Contradictory information about the same record from different releases

When checking meta-info already available for a Chopin release ( against a CD box I own, I found that some records in the MusicBrainz DB have 2 links to the same performer and 2 links to the same work with different recording dates, for example This looked wrong to me, so I investigated a bit further.

It appears that affected records appears on different releases, where different information about recording date and place is given. For example, the first record appears on release and The first release points on a discogs entry stating that the recording was done in London in December 1981. The second release points on a discogs entry stating the the recording was done in Germany in April 1982. The CD box I own states that the recording was done in Germany in 1982 (without mentioning the month), which agrees with the second discogs release. Theoretically it is possible that these are two different recordings done in different places on different times, but duration of all affected tracks is absolutely identical, so the probability of such explanation is quite low. I am inclined to believe that one of the releases on discogs gives wrong recording place and time, although I can’t prove it.

What is the right approach in such case? Currently MusicBrainz DB links a record to the same work and performer twice with different dates, but somehow it looks wrong to me. Maybe it would be more appropriate to keep only links with dates mentioned by majority of sources, and add an annotation that one source gives a different date?

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I’ve got nothing helpful to contribute on the general case.
Specifically for Zoltán Kocsis, from the qualities mentioned in obits that appear in a google search, I suspect that he will have a detailed fan website that may well list his recording dates and locales.

Maybe they are in fact simply not the same recording and they were just victims of a bad merge.

Two discogs releases contain records with exactly the same duration, but with different dates. The same duration of different records may have been possible (although unlikely) for a single record, but for 19 records it is all but impossible. Since the information is contradictory not only in MusicBrainz, but also on discogs, this is definitely not a wrong merge on MusicBrainz.

Your two releases you link to don’t even have the same durations for that track.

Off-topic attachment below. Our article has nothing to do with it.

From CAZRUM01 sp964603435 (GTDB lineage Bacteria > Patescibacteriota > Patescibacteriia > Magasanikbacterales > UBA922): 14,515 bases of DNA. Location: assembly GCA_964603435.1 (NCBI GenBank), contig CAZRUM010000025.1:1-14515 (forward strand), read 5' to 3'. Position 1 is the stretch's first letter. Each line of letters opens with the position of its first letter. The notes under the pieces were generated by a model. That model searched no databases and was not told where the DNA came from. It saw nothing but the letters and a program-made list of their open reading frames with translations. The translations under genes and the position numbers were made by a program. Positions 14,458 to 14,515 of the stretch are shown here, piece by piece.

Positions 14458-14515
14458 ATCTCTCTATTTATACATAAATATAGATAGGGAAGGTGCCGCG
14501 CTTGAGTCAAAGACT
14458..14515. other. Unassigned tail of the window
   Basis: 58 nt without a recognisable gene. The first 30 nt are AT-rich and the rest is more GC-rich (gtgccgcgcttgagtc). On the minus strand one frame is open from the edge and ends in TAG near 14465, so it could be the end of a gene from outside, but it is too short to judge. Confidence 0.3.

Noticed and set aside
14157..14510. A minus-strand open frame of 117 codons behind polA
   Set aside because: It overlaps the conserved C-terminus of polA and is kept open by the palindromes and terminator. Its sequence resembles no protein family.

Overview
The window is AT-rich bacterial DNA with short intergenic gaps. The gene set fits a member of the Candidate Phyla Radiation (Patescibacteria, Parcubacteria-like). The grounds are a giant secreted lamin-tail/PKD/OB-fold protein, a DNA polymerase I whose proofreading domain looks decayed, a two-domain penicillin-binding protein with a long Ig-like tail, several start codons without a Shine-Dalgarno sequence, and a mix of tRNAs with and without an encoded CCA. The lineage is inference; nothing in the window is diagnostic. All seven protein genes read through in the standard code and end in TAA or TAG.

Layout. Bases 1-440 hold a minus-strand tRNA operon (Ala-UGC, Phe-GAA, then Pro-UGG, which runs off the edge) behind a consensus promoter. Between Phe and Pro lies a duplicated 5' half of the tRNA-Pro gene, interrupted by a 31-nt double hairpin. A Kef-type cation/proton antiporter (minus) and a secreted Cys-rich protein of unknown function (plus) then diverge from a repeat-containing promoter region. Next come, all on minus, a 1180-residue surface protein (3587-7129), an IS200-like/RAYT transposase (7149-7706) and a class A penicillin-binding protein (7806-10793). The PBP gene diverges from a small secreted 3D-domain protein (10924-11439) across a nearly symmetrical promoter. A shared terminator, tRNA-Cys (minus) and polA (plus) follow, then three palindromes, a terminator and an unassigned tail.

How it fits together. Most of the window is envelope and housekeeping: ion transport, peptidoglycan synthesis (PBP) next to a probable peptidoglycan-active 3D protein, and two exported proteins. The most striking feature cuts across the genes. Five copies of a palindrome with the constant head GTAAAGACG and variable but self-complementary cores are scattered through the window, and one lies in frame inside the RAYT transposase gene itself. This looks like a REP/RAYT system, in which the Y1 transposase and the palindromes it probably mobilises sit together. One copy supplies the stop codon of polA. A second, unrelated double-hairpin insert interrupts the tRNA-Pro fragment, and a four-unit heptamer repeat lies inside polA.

PS: I mean, your second link points to a discogs page where the track has a different length.

I mean these disgogs entries: and Durations are the same, release place and dates different.

I’m still certain that “Germany, 4/1982” and “London, 12/1981” are different recordings and not one recording with different info.
Info on discogs and musicbrainz both can be wrong and if the two are inconsistent (D: 4:52 MB: 4:57 for the same track on the same release) then (at least) one has to be wrong.

The two Releases listed in the OP


share the same Disc ID

The example Recording (track 1 on both Releases) has multiple AcousticIDs

The Discogs page Notes, with the same barcode, CA etc, for Release as
The 19 Waltzes

Recorded: London, 12/81

Also Amazon page for The 19 Waltzes

shows rear CA that reads
Recorded … : London, 12/81

The rear CA for
The Complete Waltzes

Recorded … Germany, 4/82

An expert pianist performing the same classical pieces in 12/81 and then in ?4/82 is very possibly going to play them such that the time for each piece is within 0.5 seconds.

From this I conclude that if there is an error it was made by Phillips when they printed the CA.

I’d be inclined to go with info on the available CA until we have firm evidence that the (respectable?) label had made an error.

If the label has made an error then we do not know which date is an error.
Or if both dates are errors.

And that line of thinking soon has all of the db suspect.
Humour: Indeed solipsism, that most impregnable of philosophies, can be found just a little further down that path.

EDIT: Further thought: Would be best to separate the differently dated Recordings.